Physics-based atomistic simulations of biomolecules offer a range of testable observables, providing critical mechanistic insights that are largely inaccessible to experiment. However challenging processes, such as order-disorder transitions, ionic interactions, and interface events near biomembrane, are difficult to model quantitatively with existing approaches. The difficulty comes from the requirement of accurate modeling of electrostatic and polarization effects in different structural states and different solvent phases. This is not easily achievable if we demand that our atomistic model is efficient enough for typical molecular processes. Our central hypothesis to address the accuracy issue is that biomolecules in different solvent phases and in different structural states can only be modeled with satisfactory transferability within polarizable electrostatics frameworks. In a major shift from existing approaches, we are exploring a polarizable Gaussian Multipole model, where all charges and multipoles are represented by Gaussian densities instead of classical points. On the other hand polarization treatments invariably reduce simulation efficiency, leading to a more pronounced efficiency issue. Thus a second major difference from existing approaches is our concurrent focus on efficiency based on a multi-scaled framework with all-atom polarizable, coarse-grained polarizable, and continuum polarizable models, which are consistent with each other. This allows them to be more easily interfaced in multi-scaled simulation methods. Our plan can be summarized in the following four areas. First we will develop a novel polarizable force field. Second we will develop and extend continuum polarizable solvent models consistent with the new polarizable force field. Third a coarse-grained polarizable force field will be developed. Finally, we will continue to apply our computational models and tools to study interesting biomedical problems that best demonstrate the potentials of the new models. We will concurrently disseminate the new models and tools to positively impact the biomedical community. Through these concerned efforts, we will offer the community a multi-scaled set of computer models to model biomolecular electrostatics and polarization for a range of interesting systems of biomedical importance.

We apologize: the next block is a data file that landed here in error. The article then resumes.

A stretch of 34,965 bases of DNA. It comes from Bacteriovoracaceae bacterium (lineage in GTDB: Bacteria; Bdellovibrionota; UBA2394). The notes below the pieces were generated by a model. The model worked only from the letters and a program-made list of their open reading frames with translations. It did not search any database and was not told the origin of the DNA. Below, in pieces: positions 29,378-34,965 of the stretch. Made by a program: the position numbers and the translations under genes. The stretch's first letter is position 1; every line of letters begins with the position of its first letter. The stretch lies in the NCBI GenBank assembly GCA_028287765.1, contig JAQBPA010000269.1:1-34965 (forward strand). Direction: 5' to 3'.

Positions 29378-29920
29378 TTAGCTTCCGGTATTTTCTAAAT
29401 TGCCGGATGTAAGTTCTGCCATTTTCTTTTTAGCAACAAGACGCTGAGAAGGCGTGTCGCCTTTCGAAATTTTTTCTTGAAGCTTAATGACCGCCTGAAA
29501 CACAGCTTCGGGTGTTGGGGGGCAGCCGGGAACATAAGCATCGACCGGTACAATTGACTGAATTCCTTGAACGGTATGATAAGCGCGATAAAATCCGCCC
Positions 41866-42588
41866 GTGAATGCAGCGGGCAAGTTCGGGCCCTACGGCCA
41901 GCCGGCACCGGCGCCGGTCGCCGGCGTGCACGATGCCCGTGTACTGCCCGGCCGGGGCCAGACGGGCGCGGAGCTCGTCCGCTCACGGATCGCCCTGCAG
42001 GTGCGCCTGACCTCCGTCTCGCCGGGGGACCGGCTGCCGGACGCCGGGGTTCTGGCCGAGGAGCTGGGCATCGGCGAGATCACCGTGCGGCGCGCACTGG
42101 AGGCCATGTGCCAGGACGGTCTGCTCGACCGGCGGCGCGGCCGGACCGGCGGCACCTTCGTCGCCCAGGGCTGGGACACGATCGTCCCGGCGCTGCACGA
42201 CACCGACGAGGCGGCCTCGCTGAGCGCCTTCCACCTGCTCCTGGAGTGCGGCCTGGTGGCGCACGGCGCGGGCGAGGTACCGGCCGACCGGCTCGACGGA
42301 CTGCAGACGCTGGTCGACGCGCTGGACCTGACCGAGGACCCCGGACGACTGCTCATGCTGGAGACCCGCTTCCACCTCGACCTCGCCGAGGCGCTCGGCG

Public Health Relevance

Electrostatic and polarization effects play important roles in all basic biomolecular events and therefore are integral to the modeling of biomolecular structure and function. This project will generate a set of multi-scaled models for computational studies of biomolecules of medical importance. These models will enable discovery of knowledge on biomedical processes occurring at a wide range of spatial and temporal scales and yield unique opportunities for drug design through detailed mechanistic studies.

National Institute of Health (NIH)
National Institute of General Medical Sciences (NIGMS)
Unknown (R35)
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Special Emphasis Panel (ZRG1)
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Lyster, Peter
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University of California Irvine
Schools of Arts and Sciences
United States
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